The UK economy has bucked expectations of substantial slowdown in the three months after the Brexit vote thanks to a "strong performance" from the powerhouse services sector.
The Office for National Statistics (ONS) said gross domestic product (GDP) grew by 0.5% in its first estimate of third-quarter growth, down slightly from 0.7% in the second quarter.
Economists had been pencilling in a steeper fall of 0.3%.
The ONS said there was little evidence of a "pronounced" impact on the UK economy in the immediate fallout of the EU referendum result.
The higher-than-expected GDP figure was driven by the services industry, which grew by 0.8% between July and September.
The boost came from a robust performance from film and TV production, while the release of Ghostbusters, Jason Bourne, The BFG and Star Trek Beyond helped bolster box-office receipts in July.
Chancellor Philip Hammond said the GDP figures show the UK economy is resilient and its fundamentals are strong.
"We are moving into a period of negotiations with the EU and we are determined to get the very best deals for households and businesses," he added.
"The economy will need to adjust to a new relationship with the EU, but we are well-placed to deal with the challenges and take advantage of the opportunities ahead."
Services growth was also lifted by transport, storage and communication, which grew at its fastest pace since the fourth quarter of 2009, rising 2.2% over the period in contrast to 0.6% in the second quarter.
It helped to offset the steepest fall in construction since the third quarter of 2012, with the industry dropping 1.4% between July and September this year after a slide in new housebuilding.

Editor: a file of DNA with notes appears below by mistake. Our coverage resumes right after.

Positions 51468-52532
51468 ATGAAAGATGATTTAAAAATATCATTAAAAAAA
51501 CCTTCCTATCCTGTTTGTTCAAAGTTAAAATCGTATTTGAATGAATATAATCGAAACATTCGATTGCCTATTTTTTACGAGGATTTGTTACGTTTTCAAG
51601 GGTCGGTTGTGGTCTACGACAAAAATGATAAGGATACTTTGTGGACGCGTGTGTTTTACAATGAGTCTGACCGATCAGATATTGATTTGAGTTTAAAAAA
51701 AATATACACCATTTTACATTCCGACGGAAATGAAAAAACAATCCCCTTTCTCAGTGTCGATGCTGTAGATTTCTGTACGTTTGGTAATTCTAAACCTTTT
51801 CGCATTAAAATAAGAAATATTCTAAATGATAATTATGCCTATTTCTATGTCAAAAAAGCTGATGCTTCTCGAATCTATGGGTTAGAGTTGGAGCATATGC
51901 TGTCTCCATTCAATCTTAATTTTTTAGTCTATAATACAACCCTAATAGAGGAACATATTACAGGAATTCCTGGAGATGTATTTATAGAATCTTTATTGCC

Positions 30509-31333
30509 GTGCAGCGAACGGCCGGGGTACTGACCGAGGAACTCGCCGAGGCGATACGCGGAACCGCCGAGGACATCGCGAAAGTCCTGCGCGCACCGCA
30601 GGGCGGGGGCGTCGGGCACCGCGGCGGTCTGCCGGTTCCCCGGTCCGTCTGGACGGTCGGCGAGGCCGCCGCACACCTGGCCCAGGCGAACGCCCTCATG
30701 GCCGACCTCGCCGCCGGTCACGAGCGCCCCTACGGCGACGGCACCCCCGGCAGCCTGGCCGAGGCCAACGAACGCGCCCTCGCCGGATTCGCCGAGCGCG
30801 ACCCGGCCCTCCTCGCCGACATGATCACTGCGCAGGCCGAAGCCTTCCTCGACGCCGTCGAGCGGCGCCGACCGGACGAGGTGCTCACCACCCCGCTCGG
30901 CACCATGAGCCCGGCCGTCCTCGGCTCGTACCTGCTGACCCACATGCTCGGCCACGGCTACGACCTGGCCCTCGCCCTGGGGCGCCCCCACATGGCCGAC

Manufacturing dropped by 1% in the third quarter, while production fell 0.4% and agriculture declined by 0.7%.
Separate figures for the services sector, which accounts for more than 78% of the UK economy, showed that output grew by 0.2% between July and August.
ONS chief economist Joe Grice said the data provided the "most comprehensive picture so far of the post-referendum UK economy", reflecting information from more than 37,000 UK firms.
"While quarterly growth has fallen slightly, the economy has continued to expand at a rate broadly similar to that seen since 2015 and there is little evidence of a pronounced effect in the immediate aftermath of the vote," he added.
"A strong performance in the dominant services industries continued to offset further falls in construction, while manufacturing continued to be broadly flat."
The UK economy's surprise resilience in the third quarter will cast doubts over the Bank of England moving to cut interest rates next week.
In August, the Bank slashed rates and unleashed an economy-boosting package worth up to £170 billion, warning that even after its sledgehammer action, third-quarter growth would almost flatline at around 0.1%.
A surprisingly hardy performance from the economy since then saw the Bank upgrade its growth forecast in September to between 0.2% and 0.3%, but it still said another rate cut was on the cards by the end of the year.
Ben Brettell, senior economist at Hargreaves Lansdown, said the third-quarter performance will "pour cold water" on the chances of a rate cut next month.
He said it was "difficult to interpret today's figures as anything other than very good news for the UK economy", he added.
"Some will be concerned about the absence of any rebalancing of the economy away from the ever-dominant services sector, which grew 0.8% while everything else contracted.
"However, I don't see this as a problem. In an increasingly global economy, individual countries need to specialise in industries where they have a comparative advantage."
The pound rose to 1.226 against the US dollar immediately after the growth figures were announced before retreating to a 0.1% fall to 1.222.
Sterling has sunk more than 20% against the US dollar since Britain voted to leave the European Union.